uman resources and training. Hard to think of two government disciplines further removed from the bright screens and big changes of the information technology revolution. But if managers from such humble beginnings as these can become techno-wizards, so can you.
Steve Kennedy, Social Security Administration training director, absorbed enough techno-smarts from around home and the office to come up with a whiz-bang solution to an expensive problem. Don Heffernan, who runs GSA's wide-area computer network as assistant CIO, got his first taste of technology using a computerized personnel system in the early 1980s in GSA's employment and labor relations office.
Kennedy was choking on the estimated $7 million price tag for training SSA staffers in just a portion of the rule changes brought by a redesign of SSA's disability program. At home at night, Kennedy kept seeing a television commercial showing a woman teaching French via video to a group of students in another location. "I thought, 'Why can't we do that?'" Kennedy made time to go to a conference on video training, where he gathered business cards, asked questions and set up visits to companies using the technology. In addition, Kennedy works in an agency where reengineering using technology has become a way of life. "They've been pushing a lot of reengineering," he says. "The disability system redesign followed the [Michael] Hammer method. Program managers would have benchmarking and go to conferences. They had no idea how the architecture was to be structured, but they would see AT&T or American Express doing something and say, 'Hey, they have cases on line, why can't we?'"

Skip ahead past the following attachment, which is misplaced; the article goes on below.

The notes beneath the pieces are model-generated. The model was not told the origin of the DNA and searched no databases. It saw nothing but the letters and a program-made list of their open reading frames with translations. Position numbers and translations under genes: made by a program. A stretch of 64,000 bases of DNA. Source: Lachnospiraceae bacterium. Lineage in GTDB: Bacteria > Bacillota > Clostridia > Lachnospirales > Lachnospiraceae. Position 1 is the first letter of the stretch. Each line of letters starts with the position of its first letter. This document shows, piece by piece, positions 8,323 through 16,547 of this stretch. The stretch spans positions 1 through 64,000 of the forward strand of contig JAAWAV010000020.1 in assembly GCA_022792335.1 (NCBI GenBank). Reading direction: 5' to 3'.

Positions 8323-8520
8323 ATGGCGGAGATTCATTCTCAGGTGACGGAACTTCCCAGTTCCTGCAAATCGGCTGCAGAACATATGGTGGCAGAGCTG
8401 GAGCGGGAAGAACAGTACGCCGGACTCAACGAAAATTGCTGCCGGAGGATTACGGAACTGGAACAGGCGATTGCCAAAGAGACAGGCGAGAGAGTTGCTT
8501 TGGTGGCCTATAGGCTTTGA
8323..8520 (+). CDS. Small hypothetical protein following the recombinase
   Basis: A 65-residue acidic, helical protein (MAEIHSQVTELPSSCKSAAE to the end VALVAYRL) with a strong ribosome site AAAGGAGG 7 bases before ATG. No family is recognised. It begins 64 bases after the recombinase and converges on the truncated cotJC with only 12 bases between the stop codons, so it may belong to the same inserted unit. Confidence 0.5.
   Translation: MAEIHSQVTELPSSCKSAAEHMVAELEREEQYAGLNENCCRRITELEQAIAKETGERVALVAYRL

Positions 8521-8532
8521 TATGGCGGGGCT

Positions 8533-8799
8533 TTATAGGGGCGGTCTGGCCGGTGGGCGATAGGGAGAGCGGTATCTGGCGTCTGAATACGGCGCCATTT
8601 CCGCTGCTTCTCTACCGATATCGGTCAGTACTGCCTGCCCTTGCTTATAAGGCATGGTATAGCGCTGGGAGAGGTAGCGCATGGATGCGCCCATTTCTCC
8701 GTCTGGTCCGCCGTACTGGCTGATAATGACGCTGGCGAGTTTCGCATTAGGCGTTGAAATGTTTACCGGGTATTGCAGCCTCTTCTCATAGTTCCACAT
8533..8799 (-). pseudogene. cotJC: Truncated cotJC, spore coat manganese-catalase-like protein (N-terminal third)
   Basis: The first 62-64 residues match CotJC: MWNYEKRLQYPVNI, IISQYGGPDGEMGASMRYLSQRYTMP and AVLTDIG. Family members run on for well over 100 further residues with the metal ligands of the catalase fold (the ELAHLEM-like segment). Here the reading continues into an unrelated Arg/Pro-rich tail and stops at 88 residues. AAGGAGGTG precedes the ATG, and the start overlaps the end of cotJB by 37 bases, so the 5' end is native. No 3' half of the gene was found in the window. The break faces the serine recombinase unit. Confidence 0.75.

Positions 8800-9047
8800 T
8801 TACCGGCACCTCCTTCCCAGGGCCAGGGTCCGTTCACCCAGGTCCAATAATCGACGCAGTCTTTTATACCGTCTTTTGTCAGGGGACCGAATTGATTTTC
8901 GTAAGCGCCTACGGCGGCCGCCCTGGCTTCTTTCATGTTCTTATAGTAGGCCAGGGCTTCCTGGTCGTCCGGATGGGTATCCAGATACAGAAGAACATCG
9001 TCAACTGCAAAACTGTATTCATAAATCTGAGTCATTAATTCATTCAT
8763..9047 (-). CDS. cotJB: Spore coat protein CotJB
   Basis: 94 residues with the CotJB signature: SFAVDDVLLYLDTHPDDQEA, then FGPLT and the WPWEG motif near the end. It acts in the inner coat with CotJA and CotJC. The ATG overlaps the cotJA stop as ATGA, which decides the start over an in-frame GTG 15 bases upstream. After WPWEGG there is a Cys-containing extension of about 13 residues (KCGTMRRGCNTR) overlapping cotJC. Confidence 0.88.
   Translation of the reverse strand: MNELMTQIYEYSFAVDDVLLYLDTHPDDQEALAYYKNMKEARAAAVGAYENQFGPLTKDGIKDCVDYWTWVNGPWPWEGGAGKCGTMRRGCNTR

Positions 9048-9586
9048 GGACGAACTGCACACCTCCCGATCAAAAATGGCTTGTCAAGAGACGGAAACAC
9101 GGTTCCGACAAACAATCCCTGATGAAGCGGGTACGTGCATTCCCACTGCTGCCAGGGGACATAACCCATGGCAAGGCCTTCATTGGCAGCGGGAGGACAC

Following what has become common practice at SSA, Kennedy read more about teletraining, looked at how private companies were using it, and got a vendor to come up with a cost-benefit analysis demonstrating tremendous potential savings. "We made a business case for it here. We begged, borrowed and stole equipment to come up with a system to demonstrate it for the executive staff." The top people were sold on the idea and coughed up funding for a satellite-based interactive distance learning system with a broadcast facility at the Baltimore headquarters and communications facilities at 200 SSA sites.
Surfing a Techno-Wave
Heffernan enjoyed using the automated personnel management system so much he began writing programs for it. He toyed with the idea of switching fields so he could work with the new technology, but put aside the notion as he climbed the ladder, eventually becoming acting personnel director in 1990. Five years into the personnel chief's job, Heffernan bought his daughter a personal computer and began playing with it himself. He discovered the Internet, and later, the World Wide Web. A self-described wind surfing fanatic, Heffernan used his PC to communicate with surfers worldwide. Heffernan's love affair with the computer grew in concert with the interest of GSA officials in making better use of information technology. Eventually, Associate Administrator for Administration Elaine Johnson created a job accommodating all Heffernan's skills: head of a new office of labor relations and information technology.
Heffernan pulled together a strategic plan for using IT in administrative systems. He began rubbing shoulders with GSA's information resources shop, then run by Joe Thompson, now GSA's CIO. When Thompson was named CIO, he followed private firms' strategy for advice building a staff. They brought in business managers interested in technology, not typical IT managers. "Looking around, he spotted me," Heffernan recalls. "I was a business manager, I had good relations with other managers, I had an ability to work with people, I was a customer [of the IT shop] and I appeared interested."